February 2020 | 

Managers Need Training: Here’s a Solution

Managers Need Training: Here’s a Solution

As baby boomers retire in record numbers, a potentially dangerous leadership gap is forming. In businesses ranging from small to multinational, there’s a shrinking number of senior leaders and a growing number of inexperienced managers. Recent studies reveal that more than half of these managers lack more than just experience, though: they either received no training or thought their training was inadequate.

Wharton professor Gad Allon is all too familiar with the problem. “Organizations are offering training that is very functional and specific to a skill. If you’re hired to work in sales, for example, you might get training in making presentations or closing deals,” he says. “But management requires a set of interdisciplinary skills, including the ability to effectively lead a group or groups of people. Organizations aren’t often willing to invest in that kind of training, in part because the rewards are less tangible. But it creates a big risk for them.”

Allon, who directs Wharton’s Business Essentials for Executives program, says the trend also places incredible pressure on managers. “They’re expected to perform from day one, and to learn very quickly. A strong focus on outcome increases the demands on them.” The week-long program was designed to relieve some of the pressure on managers while also mitigating the risk to organizations.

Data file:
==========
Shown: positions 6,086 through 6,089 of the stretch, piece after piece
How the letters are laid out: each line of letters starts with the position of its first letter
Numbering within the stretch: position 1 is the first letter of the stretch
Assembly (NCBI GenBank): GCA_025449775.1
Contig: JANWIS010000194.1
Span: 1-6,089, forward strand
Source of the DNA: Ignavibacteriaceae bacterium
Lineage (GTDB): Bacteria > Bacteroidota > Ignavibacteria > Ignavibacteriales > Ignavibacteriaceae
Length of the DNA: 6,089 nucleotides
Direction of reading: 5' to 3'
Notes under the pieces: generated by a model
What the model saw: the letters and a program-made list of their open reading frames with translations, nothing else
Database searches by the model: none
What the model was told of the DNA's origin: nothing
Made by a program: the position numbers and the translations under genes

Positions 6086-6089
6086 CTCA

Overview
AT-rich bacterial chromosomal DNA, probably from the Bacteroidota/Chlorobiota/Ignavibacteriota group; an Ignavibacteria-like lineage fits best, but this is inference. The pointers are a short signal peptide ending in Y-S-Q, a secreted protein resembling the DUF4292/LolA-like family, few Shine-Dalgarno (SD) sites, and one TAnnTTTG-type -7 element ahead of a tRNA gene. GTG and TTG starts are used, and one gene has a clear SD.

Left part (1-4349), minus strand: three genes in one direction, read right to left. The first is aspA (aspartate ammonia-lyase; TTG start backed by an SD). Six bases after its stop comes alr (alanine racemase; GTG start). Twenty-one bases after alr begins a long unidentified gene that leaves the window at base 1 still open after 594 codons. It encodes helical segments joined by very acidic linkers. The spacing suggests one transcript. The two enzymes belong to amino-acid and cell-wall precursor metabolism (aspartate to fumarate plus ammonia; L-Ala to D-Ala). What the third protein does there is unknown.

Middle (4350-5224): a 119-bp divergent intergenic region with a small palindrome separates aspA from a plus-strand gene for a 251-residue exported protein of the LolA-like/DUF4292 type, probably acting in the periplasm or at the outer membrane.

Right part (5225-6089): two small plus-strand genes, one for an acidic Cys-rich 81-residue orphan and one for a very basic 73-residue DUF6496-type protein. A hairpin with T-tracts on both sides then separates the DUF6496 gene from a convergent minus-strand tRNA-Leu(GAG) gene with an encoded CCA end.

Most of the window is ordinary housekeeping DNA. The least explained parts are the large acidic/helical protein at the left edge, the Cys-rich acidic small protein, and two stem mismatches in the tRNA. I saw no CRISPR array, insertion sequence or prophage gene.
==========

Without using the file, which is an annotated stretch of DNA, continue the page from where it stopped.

In most organizations, says Allon, functional leaders do their work well. “The difficulty is when you take those leaders to the next level. Look at firms that fail — whether it’s a failure to launch a product, scale up, or prevail over a competitor, it happens at the interface between functions. Managers need to understand the challenges, tradeoffs, and metrics of all functions so they can better position their team and create value for the organization as a whole.”

Participants in Business Essentials for Executives develop skills pertaining to different functions and roles (such as HR, accounting, and operations), while gaining an interdisciplinary view and way of thinking. They also work on specific personal leadership skills such as negotiation and persuasion, team building, and talent management. “It’s a cohesive package,” says Allon. “You are gaining knowledge and skills on both the functional side and the people side.”

Led by six of Wharton’s most esteemed MBA faculty, the program uses simulations, self-assessments, and group discussions in addition to interactive classroom lectures. The focus is on immediate applicability, as participants are encouraged to begin addressing some of their key leadership challenges and functional knowledge gaps in daily “integration sessions” while they’re on campus.

The program acts as an introduction for some and a refresher for others — especially those who completed an MBA years ago. “Although we are teaching foundational topics, there are new best practices, ideas, and research,” says Allon. “When you gain more experience or move into a new role, you know more about what you need to learn. We’ve had people come back and attend the program a second time for that reason. We’ve also had entrepreneurs and small business owners who oversee every aspect of their company. It is an experience that adds value for everyone seeking to perform better in their role and really understand the business as a whole.”